Climate Change and Emissions Management Corporation (CCEMC) funding recipient NRGreen Power is entering Alberta’s clean energy scene with an ambitious goal of matching energy demand with environmental responsibility. With backing from partner Alliance Pipeline, one of North America’s largest pipeline companies, it’s a goal that seems closer every day.
Using a proven, innovative waste heat technology, the nine-year-old company plans to generate up to 14MW of electricity – enough energy to power 14,000 homes – from Alliance Pipeline’s natural gas compressor station near Whitecourt, Alberta. Waste heat recovery units capture the exhaust from natural gas turbines and convert it into emissions-free electricity.
Utilizing this type of energy efficiency technology provides a two-fold benefit. “The technology will convert waste heat into electricity to feed the Alberta power grid but it also produces significant GHG offsets,” explains Troy Randall, Business Development Manager with NRGreen Power.
Although not a new concept, waste heat power technology is just now gaining acceptance in the clean energy arena, creating a few challenges for the company. “Capturing waste heat is now starting to be recognized as being green, just like geothermal and wind power. But there are some obstacles to gaining widespread acceptance for green waste heat energy that are slowly being overcome,” says Randall.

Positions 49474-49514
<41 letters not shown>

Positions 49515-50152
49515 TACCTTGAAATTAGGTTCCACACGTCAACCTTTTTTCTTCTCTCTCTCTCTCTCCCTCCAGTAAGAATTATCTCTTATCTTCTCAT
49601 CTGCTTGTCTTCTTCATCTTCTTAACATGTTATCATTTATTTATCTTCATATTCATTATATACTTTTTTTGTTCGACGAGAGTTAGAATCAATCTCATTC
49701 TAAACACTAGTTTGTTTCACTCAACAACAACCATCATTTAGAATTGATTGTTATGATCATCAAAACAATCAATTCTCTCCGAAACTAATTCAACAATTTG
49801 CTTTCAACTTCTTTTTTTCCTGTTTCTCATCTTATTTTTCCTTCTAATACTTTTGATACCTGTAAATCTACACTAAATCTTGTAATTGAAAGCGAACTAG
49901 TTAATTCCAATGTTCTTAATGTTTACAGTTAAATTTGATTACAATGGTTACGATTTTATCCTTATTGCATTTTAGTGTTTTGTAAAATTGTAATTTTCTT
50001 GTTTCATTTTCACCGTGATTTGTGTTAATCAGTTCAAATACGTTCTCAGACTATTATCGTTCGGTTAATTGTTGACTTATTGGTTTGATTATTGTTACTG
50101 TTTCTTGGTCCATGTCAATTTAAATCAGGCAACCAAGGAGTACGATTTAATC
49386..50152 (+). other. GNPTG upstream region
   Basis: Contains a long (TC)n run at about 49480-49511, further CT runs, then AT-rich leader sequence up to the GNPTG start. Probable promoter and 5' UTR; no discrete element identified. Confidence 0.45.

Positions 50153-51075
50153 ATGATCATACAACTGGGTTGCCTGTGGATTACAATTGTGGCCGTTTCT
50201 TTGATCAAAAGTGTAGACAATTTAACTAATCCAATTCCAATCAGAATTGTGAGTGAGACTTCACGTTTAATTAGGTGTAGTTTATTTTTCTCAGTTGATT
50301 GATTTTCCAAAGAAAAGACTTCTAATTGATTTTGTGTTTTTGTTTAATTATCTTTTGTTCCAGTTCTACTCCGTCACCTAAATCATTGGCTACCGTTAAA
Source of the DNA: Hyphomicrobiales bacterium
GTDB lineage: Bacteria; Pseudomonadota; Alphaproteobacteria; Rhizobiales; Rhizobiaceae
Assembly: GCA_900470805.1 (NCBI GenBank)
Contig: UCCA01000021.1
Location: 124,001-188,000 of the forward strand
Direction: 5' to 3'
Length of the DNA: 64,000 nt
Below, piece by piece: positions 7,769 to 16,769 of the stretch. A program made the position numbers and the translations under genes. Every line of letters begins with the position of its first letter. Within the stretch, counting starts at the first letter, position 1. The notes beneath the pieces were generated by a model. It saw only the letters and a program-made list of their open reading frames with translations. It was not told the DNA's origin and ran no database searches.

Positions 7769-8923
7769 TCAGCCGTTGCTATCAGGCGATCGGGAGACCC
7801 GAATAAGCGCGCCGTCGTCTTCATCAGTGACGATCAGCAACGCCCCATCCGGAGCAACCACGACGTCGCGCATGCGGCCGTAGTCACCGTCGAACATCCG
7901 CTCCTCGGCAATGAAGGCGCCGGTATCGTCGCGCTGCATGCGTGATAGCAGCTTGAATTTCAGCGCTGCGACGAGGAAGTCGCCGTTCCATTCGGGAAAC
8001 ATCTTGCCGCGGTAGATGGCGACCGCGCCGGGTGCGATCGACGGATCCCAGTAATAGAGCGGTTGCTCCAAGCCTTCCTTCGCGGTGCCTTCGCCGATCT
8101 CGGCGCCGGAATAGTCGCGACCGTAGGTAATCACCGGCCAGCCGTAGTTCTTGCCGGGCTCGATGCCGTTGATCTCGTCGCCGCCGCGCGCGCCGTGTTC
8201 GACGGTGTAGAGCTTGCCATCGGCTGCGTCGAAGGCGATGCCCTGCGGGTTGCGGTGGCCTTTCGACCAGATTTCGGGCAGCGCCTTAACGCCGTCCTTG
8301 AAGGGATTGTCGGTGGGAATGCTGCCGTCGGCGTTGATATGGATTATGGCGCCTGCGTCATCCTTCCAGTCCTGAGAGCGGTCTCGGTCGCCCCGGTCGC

For proof that it works, look no further than next door. Four NRGreen waste heat units are in operation at Alliance compressor stations across Saskatchewan, with each unit producing five megawatts of power to be fed into the provincial grid. NRGreen couldn’t pass up the opportunity of recycling the massive amounts of energy that were being lost. “As the heat would otherwise be released into the atmosphere, capturing the released heat is just really efficient. Twenty to thirty times more efficient,” explains Jim Walsh, Vice President of Canadian Operations with NRGreen Power.
The Whitecourt Recovered Energy Project signals NRGreen’s first venture into Alberta. It is also the company’s first step in helping to bring more green power into Alberta’s electricity grid. Starting with Alliance’s facilities in Alberta, the company hopes to see more projects embracing the technology.
But NRGreen admits that goal would not have been possible without support from CCEMC. “Without the CCEMC funding, the project would not go. There’s a lot of risk involved in green energy projects and the funding bridges this gap,” Randall says.